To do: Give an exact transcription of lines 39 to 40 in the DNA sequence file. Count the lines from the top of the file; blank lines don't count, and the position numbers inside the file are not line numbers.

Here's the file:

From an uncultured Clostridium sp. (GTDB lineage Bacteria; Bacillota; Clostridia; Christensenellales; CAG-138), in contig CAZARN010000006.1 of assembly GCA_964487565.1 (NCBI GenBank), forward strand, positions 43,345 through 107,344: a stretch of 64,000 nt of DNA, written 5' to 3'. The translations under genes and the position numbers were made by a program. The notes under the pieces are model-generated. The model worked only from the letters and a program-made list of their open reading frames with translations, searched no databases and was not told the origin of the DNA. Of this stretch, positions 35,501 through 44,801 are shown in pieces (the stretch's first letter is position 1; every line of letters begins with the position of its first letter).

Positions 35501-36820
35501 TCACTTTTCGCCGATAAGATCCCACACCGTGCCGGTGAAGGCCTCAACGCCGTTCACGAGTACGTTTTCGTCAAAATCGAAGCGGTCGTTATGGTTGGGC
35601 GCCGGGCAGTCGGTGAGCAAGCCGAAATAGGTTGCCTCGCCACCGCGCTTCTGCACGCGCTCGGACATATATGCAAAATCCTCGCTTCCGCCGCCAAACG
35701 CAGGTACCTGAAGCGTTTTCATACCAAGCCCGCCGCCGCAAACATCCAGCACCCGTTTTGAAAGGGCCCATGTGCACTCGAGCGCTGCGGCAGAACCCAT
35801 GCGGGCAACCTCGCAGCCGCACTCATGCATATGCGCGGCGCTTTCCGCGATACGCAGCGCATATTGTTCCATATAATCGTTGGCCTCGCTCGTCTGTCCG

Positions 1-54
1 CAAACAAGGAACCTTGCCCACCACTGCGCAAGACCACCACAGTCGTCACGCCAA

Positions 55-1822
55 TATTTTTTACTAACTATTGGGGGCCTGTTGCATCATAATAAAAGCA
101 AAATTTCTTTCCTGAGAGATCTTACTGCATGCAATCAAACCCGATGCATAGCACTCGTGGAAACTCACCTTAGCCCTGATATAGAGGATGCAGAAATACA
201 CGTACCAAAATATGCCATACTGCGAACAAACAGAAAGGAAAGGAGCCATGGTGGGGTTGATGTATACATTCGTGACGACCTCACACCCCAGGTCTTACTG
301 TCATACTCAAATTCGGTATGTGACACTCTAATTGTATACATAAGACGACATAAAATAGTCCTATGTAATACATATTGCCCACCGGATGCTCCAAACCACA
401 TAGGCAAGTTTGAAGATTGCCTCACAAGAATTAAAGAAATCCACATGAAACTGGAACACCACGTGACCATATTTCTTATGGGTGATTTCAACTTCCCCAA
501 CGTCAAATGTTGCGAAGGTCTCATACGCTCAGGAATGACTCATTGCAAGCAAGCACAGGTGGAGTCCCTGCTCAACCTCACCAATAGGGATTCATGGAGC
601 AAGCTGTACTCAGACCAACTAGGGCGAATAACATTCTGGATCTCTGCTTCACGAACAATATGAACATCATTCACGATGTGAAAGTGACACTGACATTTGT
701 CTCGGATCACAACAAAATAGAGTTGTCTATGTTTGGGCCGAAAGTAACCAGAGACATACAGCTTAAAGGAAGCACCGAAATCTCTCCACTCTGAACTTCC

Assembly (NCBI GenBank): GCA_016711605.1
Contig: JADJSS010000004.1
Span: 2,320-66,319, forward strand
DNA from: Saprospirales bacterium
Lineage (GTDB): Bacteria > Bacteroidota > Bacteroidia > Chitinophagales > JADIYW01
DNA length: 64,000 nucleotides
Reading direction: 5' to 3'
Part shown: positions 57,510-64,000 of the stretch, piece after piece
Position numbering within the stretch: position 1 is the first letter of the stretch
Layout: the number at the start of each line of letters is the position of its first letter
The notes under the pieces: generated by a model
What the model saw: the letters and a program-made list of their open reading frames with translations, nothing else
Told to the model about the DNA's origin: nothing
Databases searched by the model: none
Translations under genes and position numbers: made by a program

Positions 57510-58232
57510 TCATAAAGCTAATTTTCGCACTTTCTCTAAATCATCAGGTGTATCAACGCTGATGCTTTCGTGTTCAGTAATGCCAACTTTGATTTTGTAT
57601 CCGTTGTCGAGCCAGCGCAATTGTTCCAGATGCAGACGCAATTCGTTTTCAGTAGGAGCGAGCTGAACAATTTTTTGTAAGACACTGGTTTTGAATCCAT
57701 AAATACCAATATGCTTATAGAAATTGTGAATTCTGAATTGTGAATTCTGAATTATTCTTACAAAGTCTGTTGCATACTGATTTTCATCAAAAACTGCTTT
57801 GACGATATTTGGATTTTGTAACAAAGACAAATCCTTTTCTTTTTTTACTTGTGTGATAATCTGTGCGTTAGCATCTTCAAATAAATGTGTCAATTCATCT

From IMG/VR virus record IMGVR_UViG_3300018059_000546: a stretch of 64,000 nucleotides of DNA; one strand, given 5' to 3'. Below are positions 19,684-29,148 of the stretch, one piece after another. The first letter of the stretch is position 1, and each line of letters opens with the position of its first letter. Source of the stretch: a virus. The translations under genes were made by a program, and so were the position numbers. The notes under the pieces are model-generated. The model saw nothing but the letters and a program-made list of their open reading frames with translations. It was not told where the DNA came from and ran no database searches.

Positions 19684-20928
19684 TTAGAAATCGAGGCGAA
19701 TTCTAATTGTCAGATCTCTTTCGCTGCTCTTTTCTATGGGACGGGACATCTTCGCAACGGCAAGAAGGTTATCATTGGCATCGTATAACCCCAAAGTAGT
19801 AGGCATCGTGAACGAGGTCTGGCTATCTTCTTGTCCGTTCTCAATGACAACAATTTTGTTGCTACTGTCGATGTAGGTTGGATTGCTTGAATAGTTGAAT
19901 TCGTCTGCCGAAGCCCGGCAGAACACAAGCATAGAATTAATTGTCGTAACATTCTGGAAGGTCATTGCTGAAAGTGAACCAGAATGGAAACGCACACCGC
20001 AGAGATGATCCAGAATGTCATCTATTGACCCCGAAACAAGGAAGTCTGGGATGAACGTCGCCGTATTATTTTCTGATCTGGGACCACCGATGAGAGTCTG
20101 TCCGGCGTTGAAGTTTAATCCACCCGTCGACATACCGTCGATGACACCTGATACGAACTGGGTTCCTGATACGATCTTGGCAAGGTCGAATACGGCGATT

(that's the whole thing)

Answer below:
Positions 19684-20928
19684 TTAGAAATCGAGGCGAA